Project Failure

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The failure and withdrawal of the clinical system from The new south Wales project in 1996 was an unfortunate yet an eye opener to organization implementing complex system like the NSW project. The NSW shows areas of incompatibility in their implementation strategy. The case study vividly outlines and fits into the sculpture of the theories of failure outlined by Saucer [1996] and Lyytinen and Hirschheim[1987].Saucer’s theory of failure emphasis on failure due to different perspectives from different users, it stresses the need to balance 3 keys factors; system, supporters and social organizations. Links to lack of some of these key elements in the strategy is evident in the case of the NSW, which will be discussed in detail later in the report. Lyytinen and Hirschheim [1987] failure theory on the other hand categories failure in 3 different facets being interaction correspondence and process failure. All these failures appear in the NSW implementation process. Having said that, it is without doubt that the ideas of these failure theories greatly explain certain ideas in the case study.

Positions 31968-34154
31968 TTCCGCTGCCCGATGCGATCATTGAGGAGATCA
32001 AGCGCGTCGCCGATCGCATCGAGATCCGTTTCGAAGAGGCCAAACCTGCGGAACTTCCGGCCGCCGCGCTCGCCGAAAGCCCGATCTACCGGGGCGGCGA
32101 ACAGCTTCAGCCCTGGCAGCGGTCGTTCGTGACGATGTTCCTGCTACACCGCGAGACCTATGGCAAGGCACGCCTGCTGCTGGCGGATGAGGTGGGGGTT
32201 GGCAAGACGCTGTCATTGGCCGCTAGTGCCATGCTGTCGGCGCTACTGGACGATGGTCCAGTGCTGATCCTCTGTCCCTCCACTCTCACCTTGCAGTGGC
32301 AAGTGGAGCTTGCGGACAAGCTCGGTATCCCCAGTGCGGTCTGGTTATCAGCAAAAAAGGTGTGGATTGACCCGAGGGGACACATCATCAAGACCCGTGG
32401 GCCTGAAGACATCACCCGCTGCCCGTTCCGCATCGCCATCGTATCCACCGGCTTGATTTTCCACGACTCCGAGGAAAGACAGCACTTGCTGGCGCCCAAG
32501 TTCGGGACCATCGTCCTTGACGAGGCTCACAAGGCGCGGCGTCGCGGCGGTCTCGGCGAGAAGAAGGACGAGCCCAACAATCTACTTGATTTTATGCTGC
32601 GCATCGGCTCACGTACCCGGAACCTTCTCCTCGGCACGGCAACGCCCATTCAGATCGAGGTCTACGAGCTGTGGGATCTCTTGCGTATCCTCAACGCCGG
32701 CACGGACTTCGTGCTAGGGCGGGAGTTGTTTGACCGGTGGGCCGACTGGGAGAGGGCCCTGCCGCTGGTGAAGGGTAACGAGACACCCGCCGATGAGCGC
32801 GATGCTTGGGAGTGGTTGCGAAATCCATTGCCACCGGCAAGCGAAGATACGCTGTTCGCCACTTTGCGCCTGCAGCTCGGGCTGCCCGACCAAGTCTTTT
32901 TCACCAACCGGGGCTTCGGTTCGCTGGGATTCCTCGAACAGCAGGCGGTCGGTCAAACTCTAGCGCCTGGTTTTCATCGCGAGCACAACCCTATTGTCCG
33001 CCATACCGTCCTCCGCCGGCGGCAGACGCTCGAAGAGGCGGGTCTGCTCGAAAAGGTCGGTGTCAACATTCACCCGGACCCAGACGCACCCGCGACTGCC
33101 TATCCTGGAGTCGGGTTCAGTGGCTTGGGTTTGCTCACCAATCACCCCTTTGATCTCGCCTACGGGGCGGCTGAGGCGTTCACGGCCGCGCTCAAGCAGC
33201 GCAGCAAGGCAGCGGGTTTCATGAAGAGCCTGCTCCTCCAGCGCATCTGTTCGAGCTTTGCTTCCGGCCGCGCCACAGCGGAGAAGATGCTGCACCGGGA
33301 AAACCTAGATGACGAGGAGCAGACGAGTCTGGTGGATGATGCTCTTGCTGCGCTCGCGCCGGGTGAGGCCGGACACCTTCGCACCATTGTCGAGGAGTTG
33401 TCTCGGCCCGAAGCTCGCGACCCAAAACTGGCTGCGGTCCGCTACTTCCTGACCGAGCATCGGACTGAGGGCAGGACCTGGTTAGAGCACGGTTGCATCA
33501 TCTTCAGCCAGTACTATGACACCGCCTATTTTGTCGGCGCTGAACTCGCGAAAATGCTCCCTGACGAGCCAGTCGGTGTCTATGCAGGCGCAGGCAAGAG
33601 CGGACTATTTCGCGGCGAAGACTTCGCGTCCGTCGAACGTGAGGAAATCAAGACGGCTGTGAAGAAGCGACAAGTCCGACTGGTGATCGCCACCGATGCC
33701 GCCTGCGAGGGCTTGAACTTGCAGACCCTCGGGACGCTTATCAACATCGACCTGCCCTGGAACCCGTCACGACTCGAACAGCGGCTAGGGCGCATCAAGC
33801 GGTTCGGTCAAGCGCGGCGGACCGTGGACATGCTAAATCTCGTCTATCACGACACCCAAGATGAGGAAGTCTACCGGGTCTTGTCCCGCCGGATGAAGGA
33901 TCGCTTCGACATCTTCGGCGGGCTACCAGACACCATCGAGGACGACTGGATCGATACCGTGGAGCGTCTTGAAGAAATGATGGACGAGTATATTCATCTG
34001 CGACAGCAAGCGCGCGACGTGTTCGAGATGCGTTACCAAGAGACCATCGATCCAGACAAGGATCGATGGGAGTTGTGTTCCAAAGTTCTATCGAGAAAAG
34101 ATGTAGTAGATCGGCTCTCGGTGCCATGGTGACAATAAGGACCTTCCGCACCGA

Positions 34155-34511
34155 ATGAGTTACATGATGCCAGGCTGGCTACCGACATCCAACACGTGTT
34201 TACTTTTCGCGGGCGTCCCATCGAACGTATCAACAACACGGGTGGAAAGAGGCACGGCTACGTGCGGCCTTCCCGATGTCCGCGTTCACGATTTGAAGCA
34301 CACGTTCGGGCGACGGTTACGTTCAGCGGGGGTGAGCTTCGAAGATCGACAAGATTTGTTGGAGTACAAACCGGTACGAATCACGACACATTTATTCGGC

System incapability with intended users
The initial system of the NSW clearly did not meet its user’s requirement, which in turn led to a correspondence failure. The degree in which employees take part in the implementation development is very important. Clinicians resisted the system because they felt that it did not perform any relevant work for them and hardly matched with their roles.

There was also a process failure in NSW project because the sites were insisting change to suit their needs where as the central control was being reluctant to allow such changes to occur. The process failure occurred in the form of delay and these many changes resulted in and a budget-blow out which is a form of a process failure too. It is clear that with such misfit between strategy and the decentralized structure, correspondence or interaction failure and eventually a process failure...